Pyramidal Peak Landforms


Pyramidal Peak Landforms Have 2 Main Characteristics:

  1. Where two or more arêtes meet
  2. Peak formation, somewhat like a pyramid

Example of a Pyramidal Peak Landform:
The pyramidal peak picture above is of Matterhorn, border of Switzerland and Italy

What is a Pyramidal Peak Landform?

A pyramidal peak is the meeting point of two or more arêtes in the form of a mountain peak.

How are Pyramidal Peaks Formed?

Glacier movements may form an arête, a sharp ridge that can form between two glacier flows. Where two or more arêtes meet, this can be in the form of a peak that may look somewhat like a pyramid.

How Large is a Pyramidal Peak?

A pyramidal peak can be a small peak on a mountain ridge, or a large mountain peak formed by glacier activity. A large pyramidal peak is sometimes called a horn.

Where Can a Pyramidal Peak Be Found?

A pyramidal peak can be found in mountainous areas that were carved by glacial activity.

Famous Pyramidal Peaks

• Matterhorn, border of Switzerland and Italy
• Kitzsteinhorn, Austria
• Grand Teton, Grand Teton National Park, Wyoming
• Mount Assiniboine, Canada

The Matterhorn is perhaps the most famous mountain of the Swiss Alps. While some climbers have successfully reached the summit, over 500 people have died making the attempt since 1865. The Kitzsteinhorn peak in Austria is a tourist destination that is also famous for a tragedy that occurred in November, 2000 where 155 people died when a train caught fire as it ascended through a tunnel.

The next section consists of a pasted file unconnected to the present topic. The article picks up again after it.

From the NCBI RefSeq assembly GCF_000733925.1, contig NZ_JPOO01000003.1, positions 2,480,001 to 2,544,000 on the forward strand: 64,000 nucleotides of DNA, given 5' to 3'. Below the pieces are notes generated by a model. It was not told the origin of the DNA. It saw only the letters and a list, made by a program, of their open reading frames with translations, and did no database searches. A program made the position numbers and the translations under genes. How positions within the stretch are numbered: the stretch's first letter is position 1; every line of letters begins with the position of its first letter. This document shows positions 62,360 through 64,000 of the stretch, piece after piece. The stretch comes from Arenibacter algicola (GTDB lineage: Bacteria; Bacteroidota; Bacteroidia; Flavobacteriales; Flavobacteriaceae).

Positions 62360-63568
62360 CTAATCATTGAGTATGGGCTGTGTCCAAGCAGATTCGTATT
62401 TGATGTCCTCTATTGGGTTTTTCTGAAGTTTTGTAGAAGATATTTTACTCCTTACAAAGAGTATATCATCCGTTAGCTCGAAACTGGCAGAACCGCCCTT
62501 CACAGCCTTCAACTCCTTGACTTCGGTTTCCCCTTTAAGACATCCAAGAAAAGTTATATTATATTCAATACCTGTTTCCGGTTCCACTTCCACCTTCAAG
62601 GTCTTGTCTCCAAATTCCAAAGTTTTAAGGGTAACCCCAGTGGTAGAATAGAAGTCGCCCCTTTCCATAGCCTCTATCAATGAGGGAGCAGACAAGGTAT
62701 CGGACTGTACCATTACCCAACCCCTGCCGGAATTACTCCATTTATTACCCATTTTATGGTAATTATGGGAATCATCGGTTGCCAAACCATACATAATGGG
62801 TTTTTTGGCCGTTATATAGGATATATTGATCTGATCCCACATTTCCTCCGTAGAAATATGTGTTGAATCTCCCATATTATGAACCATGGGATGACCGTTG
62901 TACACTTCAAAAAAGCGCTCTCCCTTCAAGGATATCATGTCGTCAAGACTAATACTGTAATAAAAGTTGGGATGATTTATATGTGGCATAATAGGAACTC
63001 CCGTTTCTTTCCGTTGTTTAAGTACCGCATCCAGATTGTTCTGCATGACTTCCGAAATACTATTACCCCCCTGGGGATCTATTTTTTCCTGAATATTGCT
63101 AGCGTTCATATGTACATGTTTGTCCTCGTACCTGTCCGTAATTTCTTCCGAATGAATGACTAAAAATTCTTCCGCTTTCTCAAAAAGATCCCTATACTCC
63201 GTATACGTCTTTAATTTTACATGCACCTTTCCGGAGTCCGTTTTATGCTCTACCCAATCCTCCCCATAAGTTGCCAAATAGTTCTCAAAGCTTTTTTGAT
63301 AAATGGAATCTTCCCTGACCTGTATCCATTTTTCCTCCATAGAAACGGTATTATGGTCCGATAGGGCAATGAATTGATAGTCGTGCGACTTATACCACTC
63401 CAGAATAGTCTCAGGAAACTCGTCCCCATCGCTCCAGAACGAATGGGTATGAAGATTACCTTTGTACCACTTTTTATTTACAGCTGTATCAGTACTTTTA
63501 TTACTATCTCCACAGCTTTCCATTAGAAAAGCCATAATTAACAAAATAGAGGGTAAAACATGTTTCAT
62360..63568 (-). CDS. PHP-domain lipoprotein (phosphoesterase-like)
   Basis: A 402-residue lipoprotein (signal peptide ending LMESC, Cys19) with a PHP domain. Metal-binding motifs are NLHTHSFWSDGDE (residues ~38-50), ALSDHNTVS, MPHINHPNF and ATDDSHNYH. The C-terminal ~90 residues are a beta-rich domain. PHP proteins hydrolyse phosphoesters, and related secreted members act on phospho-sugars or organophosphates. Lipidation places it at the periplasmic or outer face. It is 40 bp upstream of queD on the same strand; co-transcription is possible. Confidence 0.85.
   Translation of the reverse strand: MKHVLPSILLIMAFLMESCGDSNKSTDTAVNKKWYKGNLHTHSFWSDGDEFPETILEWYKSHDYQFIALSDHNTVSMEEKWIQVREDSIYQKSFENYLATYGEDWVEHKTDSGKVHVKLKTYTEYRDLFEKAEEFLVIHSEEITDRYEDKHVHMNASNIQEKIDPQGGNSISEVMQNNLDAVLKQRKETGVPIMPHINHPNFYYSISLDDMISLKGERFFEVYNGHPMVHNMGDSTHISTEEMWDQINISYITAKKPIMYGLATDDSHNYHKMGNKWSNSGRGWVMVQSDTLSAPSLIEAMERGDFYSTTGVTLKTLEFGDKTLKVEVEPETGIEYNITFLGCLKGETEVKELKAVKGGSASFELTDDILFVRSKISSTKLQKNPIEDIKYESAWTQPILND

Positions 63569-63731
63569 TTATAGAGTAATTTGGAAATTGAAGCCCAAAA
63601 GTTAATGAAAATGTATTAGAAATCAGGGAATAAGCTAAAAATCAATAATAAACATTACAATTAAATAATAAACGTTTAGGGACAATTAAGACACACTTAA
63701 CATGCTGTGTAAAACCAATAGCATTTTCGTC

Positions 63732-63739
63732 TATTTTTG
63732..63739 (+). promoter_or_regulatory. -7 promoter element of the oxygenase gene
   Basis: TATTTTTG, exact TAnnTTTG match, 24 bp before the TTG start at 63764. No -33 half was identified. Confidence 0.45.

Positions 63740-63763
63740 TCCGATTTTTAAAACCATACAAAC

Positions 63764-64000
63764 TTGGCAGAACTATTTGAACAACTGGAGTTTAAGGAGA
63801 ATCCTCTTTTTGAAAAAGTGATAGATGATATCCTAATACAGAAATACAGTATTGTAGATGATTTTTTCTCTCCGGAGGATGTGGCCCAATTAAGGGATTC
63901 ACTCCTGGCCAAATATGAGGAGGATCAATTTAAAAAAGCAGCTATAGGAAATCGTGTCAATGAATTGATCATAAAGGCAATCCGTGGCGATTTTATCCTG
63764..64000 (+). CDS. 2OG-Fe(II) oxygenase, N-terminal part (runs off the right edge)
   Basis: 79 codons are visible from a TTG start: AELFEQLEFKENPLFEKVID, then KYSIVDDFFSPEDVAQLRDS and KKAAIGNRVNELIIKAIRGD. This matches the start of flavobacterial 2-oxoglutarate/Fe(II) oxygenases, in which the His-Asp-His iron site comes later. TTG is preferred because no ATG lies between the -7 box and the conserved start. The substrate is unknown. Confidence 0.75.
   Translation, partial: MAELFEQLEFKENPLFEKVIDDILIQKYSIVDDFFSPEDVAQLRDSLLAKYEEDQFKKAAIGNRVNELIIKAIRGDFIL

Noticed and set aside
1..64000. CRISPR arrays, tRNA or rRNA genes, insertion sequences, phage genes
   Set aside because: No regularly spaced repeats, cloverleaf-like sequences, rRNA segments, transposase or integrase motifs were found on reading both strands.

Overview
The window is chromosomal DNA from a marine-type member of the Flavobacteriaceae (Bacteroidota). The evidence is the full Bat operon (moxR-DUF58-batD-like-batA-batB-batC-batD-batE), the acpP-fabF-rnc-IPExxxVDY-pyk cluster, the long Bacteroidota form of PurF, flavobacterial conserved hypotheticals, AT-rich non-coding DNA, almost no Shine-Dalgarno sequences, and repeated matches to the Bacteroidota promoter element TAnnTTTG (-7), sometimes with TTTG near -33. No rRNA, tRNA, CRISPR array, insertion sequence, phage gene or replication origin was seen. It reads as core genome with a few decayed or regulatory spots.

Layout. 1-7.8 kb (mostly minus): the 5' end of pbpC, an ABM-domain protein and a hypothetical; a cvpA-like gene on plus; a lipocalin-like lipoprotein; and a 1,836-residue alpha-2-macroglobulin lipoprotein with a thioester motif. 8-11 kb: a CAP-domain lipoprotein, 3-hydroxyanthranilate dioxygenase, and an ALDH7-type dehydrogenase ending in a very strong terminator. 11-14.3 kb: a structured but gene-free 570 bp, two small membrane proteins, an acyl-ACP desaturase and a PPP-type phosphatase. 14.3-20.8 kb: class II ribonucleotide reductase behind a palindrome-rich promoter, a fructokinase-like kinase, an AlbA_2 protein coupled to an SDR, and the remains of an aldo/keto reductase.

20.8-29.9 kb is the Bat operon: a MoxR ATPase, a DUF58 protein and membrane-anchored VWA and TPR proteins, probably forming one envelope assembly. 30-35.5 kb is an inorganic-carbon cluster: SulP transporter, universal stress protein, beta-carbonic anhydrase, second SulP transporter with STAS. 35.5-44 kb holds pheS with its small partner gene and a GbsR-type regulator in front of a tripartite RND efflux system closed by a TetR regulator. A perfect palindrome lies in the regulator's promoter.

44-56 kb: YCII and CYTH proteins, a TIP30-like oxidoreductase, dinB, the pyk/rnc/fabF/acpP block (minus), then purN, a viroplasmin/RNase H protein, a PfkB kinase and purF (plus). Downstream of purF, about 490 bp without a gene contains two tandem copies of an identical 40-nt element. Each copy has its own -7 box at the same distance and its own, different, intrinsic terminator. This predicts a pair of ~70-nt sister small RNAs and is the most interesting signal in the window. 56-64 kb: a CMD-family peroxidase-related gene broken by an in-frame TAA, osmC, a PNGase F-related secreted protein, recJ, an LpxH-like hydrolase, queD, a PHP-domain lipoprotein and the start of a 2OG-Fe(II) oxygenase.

Grand Teton is a large mountain with a pyramidal peak in the Grand Teton National Park of northwest Wyoming. At over 13,000 feet, it is the highest in the Grand Teton Mountain Range, a part of the Rocky Mountains. Mount Assiniboine is part of the Great Divide on the border of British Columbia and Alberta, Canada. As the highest mountain peak in the southern Canadian Rockies at almost 12,000 feet, it is sometimes called the “Matterhorn of the Rockies” because of its similar appearance.

Pyramidal Peak definition:

Where two or more arêtes meet to form a peak which may appear somewhat like a pyramid.

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